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The Sirens of Suspense

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ABOUT THE AUTHOR:

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Rebecca Cantrell is the multi-award-winning author of the Hannah Vogel historical mystery series set in World War II Berlin. Her most recent A CITY OF BROKEN GLASS, released July 17. She is also the author of the young adult phenomenon iDRAKULA (and the forthcoming iFRANKENSTEIN) under the name Bekka Black.

Find Rebecca on Facebook and Twitter.

http://rebeccacantrell.com/

Why I Write (and Read) item1
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I get asked this a lot, most often by those who feel that I am “wasting my talent reading and writing mysteries” and don’t mind telling me so just like that. Sometimes, they tell me so on stage at a reading that’s more than half filled with die hard mystery fans.  So far, this has not resulted in a giant literary brawl. But I think it’s gotten close.

I’ve tried to formulate a calming answer, but the truth is that I read everything. I read crime, mystery, thriller, literary, historical, sci-fi, fantasy, YA, graphic novels, the occasional romance, film scripts, and nonfiction. If it’s printed, I read it. If I had more time, I’d read even more. I’ve been told that it’s some kind of weird compulsion I ought to see someone about, and also that I should be more discriminating.item6

I doubt I’ll ever climb Mount Everest, fall in love with a Scottish Highlander, defeat an army of rampaging robots, or solve a tricky murder. But because of books I can experience all that while sitting in on a comfy couch while sipping tea and saying, “I’ll get to that as soon as I finish this chapter.”  I love the worlds writers create on the page. I can’t limit myself to just a few. That would be like eating just one bite of chocolate mousse.  I guess that the real, guilty pleasure reason why I read all the time. But why mysteries?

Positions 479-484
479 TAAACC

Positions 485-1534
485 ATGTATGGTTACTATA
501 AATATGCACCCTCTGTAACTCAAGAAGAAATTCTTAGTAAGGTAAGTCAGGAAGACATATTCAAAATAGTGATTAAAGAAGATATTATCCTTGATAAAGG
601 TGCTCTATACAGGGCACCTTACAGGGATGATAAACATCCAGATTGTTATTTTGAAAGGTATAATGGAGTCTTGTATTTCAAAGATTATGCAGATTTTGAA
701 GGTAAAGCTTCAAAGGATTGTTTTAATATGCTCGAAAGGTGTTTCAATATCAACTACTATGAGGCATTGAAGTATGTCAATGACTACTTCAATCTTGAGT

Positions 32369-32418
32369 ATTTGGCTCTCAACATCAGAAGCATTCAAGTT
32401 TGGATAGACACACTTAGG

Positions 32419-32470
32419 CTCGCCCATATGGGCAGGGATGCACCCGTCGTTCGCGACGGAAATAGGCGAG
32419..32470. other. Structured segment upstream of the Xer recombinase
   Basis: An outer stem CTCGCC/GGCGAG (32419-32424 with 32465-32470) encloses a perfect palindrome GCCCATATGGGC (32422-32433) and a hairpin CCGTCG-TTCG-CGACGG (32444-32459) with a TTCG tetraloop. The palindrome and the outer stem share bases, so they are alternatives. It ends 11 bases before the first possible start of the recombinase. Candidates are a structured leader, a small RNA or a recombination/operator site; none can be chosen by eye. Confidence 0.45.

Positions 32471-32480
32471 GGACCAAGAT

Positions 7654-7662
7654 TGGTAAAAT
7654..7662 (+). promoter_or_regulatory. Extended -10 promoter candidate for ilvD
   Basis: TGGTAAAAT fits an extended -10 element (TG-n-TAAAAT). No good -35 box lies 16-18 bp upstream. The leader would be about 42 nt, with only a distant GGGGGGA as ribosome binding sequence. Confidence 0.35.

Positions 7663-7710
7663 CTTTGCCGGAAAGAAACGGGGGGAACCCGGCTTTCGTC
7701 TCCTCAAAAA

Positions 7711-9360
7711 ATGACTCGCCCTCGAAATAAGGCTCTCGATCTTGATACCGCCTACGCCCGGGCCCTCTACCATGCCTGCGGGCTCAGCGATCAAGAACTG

My mother would say that I read mysteries not just because they’re there, but also because I have an overblown sense of justice and I expect the world to be fair. As usual: she’d be right. I do. And in mysteries everything happens for a reason, the evil are exposed and, usually, they even get punished for what they did. Who could not want to read that? For just one moment, somewhere in a book, life is almost fair.

Obviously there’s a leap from reading them to writing them.

I could make up a deep psychological reason, but really I write them because they are fun. I get to do all kinds of research and ask questions that normally cause trouble. In the name of research, I watched someone blow a giant pile of lava into gravel, begged a vampire autopsy report off a medical examiner, asked an expert on chemical weapons all kinds of troublesome question, and right now I’m sitting in a cafe in Berlin looking at the cobblestones and thinking dark thoughts. As a writer friend once said: “It’s not a grown up job.”

I like that.

 

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WHY DO YOU READ (OR WRITE) MYSTERIES? TELL US OR ASK REBECCA A QUESTION by commenting below or visit us and share your thoughts on our Facebook page and be entered to win the first in the Hannah Vogel series A TRACE OF SMOKE!

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